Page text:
She took it. Business was business,
even if she had just kicked eighteen dollars
away. She found herself trembling as she
switched on the light.
“You’re a very wise cookie,” he told
her. “And you’ve taken a load off my
mind.”
“I couldn’t be happier, really I
couldn’t, or could I?” countered Rae, no
longer frightened with the light on.
E GLOWERED at her. “Don’t spoil
it,” he said. “Keep it locked.”
He tapped her forehead with a stubby,
over-manicured finger. And just then the
door of the developing room was thrown
open. The tall stranger stood there, looking
from Rae to the first intruder with
astonishment.
“Well I’ll be—” he said, and moved
swiftly to grab the photograph the burly
man still held.
He stared at it, then at the original—
and only then saw the stubby little flat
automatic which had appeared in its
owner’s hairy fist and was pointed directly
at Rae.
“Okay, bub, clasp them on top of your
head,” said the man in dark glasses. “If
you don’t, the girl gets it.”
“Chivalry is not yet dead,” said the tall
stranger, complying. But his gaiety fell
very flat. He added, “Until I saw how you
pulled that gat, I missed it entirely, Nick.
We’ve got a movie of you drawing, down
at the Bureau.”
“That does it,” said the burly one. “I
guess you’ll both have to come along with
me. Remember, one fast play and sweety
pie eats lead.”
They paraded silently out the back way
into the alley, the stranger first, then Rae,
gripping the edge of her hatbox-holder
nervously, then Nick. Nick directed them
tersely to a side street where a cab waited,
H
G-MEN DETECTIVE 4
its motor running.
No ‘words were spoken during the
short but circuitous ride that followed.
They drove to the service entrance of a
large apartment house. Never pointing his
pistol away from Rae, Nick directed them
to the service elevator, after tossing the tall
stranger some keys and ordering him to
unlock the door.
On the twenty-second floor, they
emerged from the lift to be directed into a
large apartment. They were led down a
corridor covered with thick carpet. A
lighted doorway at its far end, bespoke of
a living room, and from it came the sound
of voices.
They didn’t go as far as the living
room. Instead, Nick ordered them into a
large bedroom, ordered the tall stranger to
turn on the lights from a switch beside the
door. He studied them.
“Okay, G-man,” he said in his rasping
voice. “You got the girl into this. It’s up to
you whether she gets out. Unload.”
With a sigh, the tall man tossed a
revolver onto the floor at Nick’s feet.
When the gangster stooped to pick it up,
the tall man took a step forward, tensed
like a wrestler. But Nick’s gun never
wavered. He laughed.
“Easy, bub,” he said. “Keep quiet until
Big Tim makes up his mind what to do
with you. And don’t try the Venetian
blinds. They’re steel.”
With that, he left them and they heard
the sound of a bolt turning on the outside
of the door. Rae sat down on the big bed
and looked around. The room was in a
state of utter confusion. Bureau drawers
had been removed and emptied, closet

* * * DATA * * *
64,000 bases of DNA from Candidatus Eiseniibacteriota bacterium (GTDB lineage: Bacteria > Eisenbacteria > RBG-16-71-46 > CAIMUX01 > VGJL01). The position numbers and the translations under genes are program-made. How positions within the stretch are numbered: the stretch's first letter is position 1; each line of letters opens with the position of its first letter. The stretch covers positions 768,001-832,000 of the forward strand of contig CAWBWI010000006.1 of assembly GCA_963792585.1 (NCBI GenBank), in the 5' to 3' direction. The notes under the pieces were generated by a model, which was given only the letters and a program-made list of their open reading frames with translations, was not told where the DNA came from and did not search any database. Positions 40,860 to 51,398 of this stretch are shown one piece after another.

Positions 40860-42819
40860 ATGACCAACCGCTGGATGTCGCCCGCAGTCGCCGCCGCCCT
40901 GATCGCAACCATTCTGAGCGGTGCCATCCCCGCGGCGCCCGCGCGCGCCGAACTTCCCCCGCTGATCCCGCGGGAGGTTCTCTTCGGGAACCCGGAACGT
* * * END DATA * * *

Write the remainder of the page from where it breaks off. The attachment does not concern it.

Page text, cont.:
doors yawned open. Discarded shirts,
shorts, undershirts, suits, were strewn
about the floor at random.
“Would you mind telling me, tall,
blond and handsome,” she said. “What in
flaming Hades this is all about?”
The tall stranger sat down beside her,
sighed, and lit a cigarette. He offered it to
Rae, who took it. “I guess you have a right
to know,” he said. “This Nick—Nick
Morgan, he calls himself—is big Tim
Alamac’s head stooge.”
“Hello, hello!” said Rae, her brown
eyes widening. “Then you’re after Big
Tim.”
“It looks as if I’ve found him,” said the
stranger bitterly. “The Bureau got a tip
some time ago that Big Tim was in town,
waiting to collect a couple of payoffs
before taking a powder out of the
country.”
“And you didn’t want that,” said Rae.
“Really you didn’t want that, or did you?
He’s not a very good citizen.”
“This is not funny,” said the stranger
acidly. “We had the pitch arranged neatly.
You see, Big Tim is a very possessive
gentleman. So we rigged up a multiple
play for Zelda Handley—she cost him
enough to set up in show business. At least
one of us would take her out every night.”
Rae’s eyes opened wide. “And Zelda
didn’t tumble?” she asked.
“Zelda is probably the only person
walking outside of an institution who
could qualify as a moron. We saw to it her
goings on got plenty of publicity. We
figured sooner or later Big Tim would
blow his top and communicate with her.”
“Then why the gag about not wanting
the picture taken tonight?” Rae asked.
“That was for me, not Zelda. Nick
Morgan doesn’t know me, but Big Tim
does. If my mug appeared with hers in the
paper, he’d have tumbled.”
“I’ll be darned, really I will, or—”
“For heaven’s sake, check that routine
outside,” said the G-man. “Right now, I’m
trying to think of a way out of this which
won’t cost me my job or get us both killed.
Of all the foul luck, that picture you took
was the nadir.”
BRIGHT BULB 5
“I don’t get it. I simply don’t,” said
Rae.
“In words of one syllable, you snapped
it just as brother Nick slipped Zelda the
word Big Tim wanted to see her. She had
a chance to lam while I was trying to bribe
you. It was the only time I took my eyes
off her all evening. I went after her, but
she simply wasn’t there—or anywhere.
She’s probably in this apartment now,
explaining herself to Big Tim.”
“Not a job I’d like,” said Rae. “If Big
Tim has killed all those people they say he
has.”
“Nor I,” said the tall man. “Another
job I don’t relish is explaining myself to
the Bureau Chief. He figured on Zelda
leading us to Big Tim before he could take
off. So first I lose her, then I go back for
that picture and get taken by Nick Morgan
like an amateur gumshoe. Now Big Tim is
all set.” He glanced around at the disorder
in the room. “Somebody’s been packing
here.”
“Or maybe just tearing up clothes,”
Rae offered with a bright, nervous smile.
“What will they do to us?”
“Probably leave us here and tip off the